Review: Twyla Tharp returns with exhilarating ‘Upper Room’

NEW YORK (AP) — The packed dance audience at New York City Center wasn’t missing a trick.

Just before the lights went down for the second act of Twyla Tharp’s new program Wednesday night, some in the crowd spotted the 81-year-old choreographer sneaking into her seat, small and lithe, with a bob of gray hair — and unmistakable to dance fans. There was a round of sustained cheers.

If the adoration seemed intense, take note that this crowd had just watched her dancers perform “In the Upper Room,” Tharp’s breathtaking 1986 classic that sends dancers to the outer reaches of their capabilities.

Breathtaking is an apt description in more ways than one. Audience members literally gasp, but one imagines the dancers do so even more, in the wings, in the (very) brief breaks between entries and exits. That they manage to find enough breath is almost miraculous — and explains their wide grins at curtain calls.

What are they thinking? It seems the dancers — and there have been many, from different companies, over 36 years — are delighted both with performing the work, and having survived it. There is no doubt that Tharp’s fiendishly difficult choreography, set to the propulsive music of Philip Glass, is a test of endurance that only the best dancers can even contemplate tackling. But there is, always, an undercurrent of joy and exhilaration. Tharp’s masterpiece is a work that virtually nobody tires of seeing again and again — and almost an addiction for some dance fans (guilty as charged).

For this current iteration, which lasts through Oct. 23 at City Center, Tharp has paired “In the Upper Room” with another well-known and very different work, her 1982 “Nine Sinatra Songs.”

And she has brought together an excellent ensemble of 17 dancers from a variety of companies, including New York City Ballet, American Ballet Theater, Martha Graham and Alvin Ailey, plus former dancers from Miami City Ballet and San Francisco Ballet among others. It’s a collection of veterans and some in earlier stages of their careers. Several dancers were on the retirement path; one, Jada German, recently graduated from Juilliard.

In “Upper Room,” the curtain rises on a stage filled with fog, through which dancers suddenly appear — “out of nowhere,” Tharp has said. The nine sections bring different groups on and off — five dancers, 10 dancers, six dancers (there are a total of 13).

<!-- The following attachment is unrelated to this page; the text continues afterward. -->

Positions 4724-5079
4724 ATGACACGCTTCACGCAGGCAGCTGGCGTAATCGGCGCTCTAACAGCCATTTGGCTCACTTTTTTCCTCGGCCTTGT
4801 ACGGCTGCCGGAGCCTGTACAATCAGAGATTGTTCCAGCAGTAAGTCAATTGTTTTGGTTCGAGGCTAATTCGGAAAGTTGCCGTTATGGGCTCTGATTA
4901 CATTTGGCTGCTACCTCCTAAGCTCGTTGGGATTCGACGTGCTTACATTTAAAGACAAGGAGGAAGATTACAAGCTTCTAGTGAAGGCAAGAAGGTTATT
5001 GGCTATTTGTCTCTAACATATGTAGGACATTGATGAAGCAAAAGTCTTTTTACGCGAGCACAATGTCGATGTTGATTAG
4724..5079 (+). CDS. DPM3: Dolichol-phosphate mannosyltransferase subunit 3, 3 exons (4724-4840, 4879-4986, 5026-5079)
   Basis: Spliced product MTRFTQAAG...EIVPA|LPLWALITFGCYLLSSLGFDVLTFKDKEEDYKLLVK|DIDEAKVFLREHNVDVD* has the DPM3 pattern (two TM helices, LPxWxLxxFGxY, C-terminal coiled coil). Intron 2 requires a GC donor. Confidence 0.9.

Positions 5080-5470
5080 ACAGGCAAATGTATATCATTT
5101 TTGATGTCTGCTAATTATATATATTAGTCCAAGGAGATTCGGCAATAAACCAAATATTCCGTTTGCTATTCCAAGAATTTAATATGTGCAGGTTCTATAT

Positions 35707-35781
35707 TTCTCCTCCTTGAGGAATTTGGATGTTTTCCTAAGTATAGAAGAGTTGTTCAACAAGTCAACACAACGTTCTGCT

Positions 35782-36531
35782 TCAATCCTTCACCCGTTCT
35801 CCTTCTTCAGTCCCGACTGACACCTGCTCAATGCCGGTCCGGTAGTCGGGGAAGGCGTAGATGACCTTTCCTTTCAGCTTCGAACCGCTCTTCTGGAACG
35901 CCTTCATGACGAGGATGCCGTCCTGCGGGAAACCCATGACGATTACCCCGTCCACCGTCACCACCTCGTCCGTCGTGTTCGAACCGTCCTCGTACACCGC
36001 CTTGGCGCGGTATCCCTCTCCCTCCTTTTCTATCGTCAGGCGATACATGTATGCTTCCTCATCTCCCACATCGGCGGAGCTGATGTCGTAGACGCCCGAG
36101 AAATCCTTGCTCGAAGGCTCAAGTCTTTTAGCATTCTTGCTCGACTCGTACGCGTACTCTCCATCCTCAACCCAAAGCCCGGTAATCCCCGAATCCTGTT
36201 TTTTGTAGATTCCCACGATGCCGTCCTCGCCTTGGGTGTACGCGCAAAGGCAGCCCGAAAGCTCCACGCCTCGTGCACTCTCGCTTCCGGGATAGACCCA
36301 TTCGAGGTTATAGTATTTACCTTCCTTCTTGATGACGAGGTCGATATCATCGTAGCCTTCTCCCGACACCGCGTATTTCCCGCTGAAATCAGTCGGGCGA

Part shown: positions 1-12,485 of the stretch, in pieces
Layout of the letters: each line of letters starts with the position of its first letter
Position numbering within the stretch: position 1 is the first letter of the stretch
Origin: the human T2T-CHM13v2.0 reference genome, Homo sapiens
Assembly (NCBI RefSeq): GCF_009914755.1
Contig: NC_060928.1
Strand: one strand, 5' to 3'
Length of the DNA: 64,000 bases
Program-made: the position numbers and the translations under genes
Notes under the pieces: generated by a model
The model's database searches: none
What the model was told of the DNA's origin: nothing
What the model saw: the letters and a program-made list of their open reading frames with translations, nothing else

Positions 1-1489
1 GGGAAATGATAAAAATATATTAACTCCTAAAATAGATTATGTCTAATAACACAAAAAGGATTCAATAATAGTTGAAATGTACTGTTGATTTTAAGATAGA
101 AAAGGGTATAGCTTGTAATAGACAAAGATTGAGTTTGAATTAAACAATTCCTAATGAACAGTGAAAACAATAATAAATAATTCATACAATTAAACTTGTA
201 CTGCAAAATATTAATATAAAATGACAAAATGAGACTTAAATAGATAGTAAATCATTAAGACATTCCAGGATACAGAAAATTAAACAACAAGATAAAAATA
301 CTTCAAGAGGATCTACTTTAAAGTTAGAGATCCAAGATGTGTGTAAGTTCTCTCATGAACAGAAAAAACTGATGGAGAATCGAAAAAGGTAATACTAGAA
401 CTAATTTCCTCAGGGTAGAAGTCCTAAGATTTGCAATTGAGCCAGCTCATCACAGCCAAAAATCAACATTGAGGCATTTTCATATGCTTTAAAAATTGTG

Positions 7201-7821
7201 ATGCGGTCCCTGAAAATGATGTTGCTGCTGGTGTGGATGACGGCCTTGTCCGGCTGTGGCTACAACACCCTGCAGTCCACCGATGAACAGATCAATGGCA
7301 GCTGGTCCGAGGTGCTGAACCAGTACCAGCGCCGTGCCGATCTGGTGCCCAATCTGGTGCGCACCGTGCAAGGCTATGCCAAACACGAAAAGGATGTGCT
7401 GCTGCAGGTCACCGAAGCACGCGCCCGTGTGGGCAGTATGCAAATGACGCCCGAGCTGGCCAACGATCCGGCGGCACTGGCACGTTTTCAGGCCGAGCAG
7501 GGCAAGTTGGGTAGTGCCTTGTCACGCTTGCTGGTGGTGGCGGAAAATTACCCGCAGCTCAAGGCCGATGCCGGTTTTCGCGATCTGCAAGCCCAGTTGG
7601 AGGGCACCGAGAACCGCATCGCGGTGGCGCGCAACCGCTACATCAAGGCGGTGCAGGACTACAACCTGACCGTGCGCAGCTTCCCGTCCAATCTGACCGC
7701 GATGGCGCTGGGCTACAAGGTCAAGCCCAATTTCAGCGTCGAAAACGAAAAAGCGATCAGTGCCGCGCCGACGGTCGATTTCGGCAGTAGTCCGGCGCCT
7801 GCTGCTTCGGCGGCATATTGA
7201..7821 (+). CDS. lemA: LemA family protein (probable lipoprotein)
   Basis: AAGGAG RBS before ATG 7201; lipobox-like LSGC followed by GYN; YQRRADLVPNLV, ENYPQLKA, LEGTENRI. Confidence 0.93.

First up are what Tharp calls the head “stompers” — female dancers in white sneakers. In this production the honors were done by willowy Kaitlyn Gilliland, formerly of NYCB, and Stephanie Petersen, formerly of ABT.

There are also three standout lead dancers in bright red pointe shoes and anklet socks: Jeanette Delgado, German, and current ABT principal Cassandra Trenary.

The costumes are key: Norma Kamali’s ensembles morph as the 40-minute whirlwind of movement progresses. Black-and-white striped pajama-style outfits peel off, first tops and then bottoms, to reveal bright red leotards underneath. And some of the male dancers — Lloyd Knight, Richard Villaverde and Reed Tankersley — have the job of shedding their shirts midway and displaying, not least through sweat, just how hard everyone is working (very hard).

In the second-act “Nine Sinatra Songs,” Tharp focuses on couples, and more specifically relationships. There’s a fighting couple, a dreamily happy couple, a flirting couple — each vignette set to a song like “Strangers in the Night,” “One for My Baby,” or, twice, as sort of a double finale, “My Way.”

If not as exhausting (or sweat-filled) as “Upper Room,” this piece is certainly demanding on its dancers, with each duet full of complicated lifts and challenging partnering maneuvers. Delgado and Danny Ulbricht laid on the charm and verve in “That’s Life,” and Trenary, so sharp and effective in “Upper Room,” was equally impressive along with Benjamin Freemantle in a challenging duet to “One for My Baby.”

Tharp told The New York Times she chose “Upper Room,” a natural evening-closer, to instead open this show because it exemplified survival at a time when live performing arts like dance, not so long ago, were shut down with no assurance of when they’d return. And yes, the dancers at the end looked thrilled to have “survived” — but also energized, and exhilarated. As the crowd felt, too, when it jumped to its feet.

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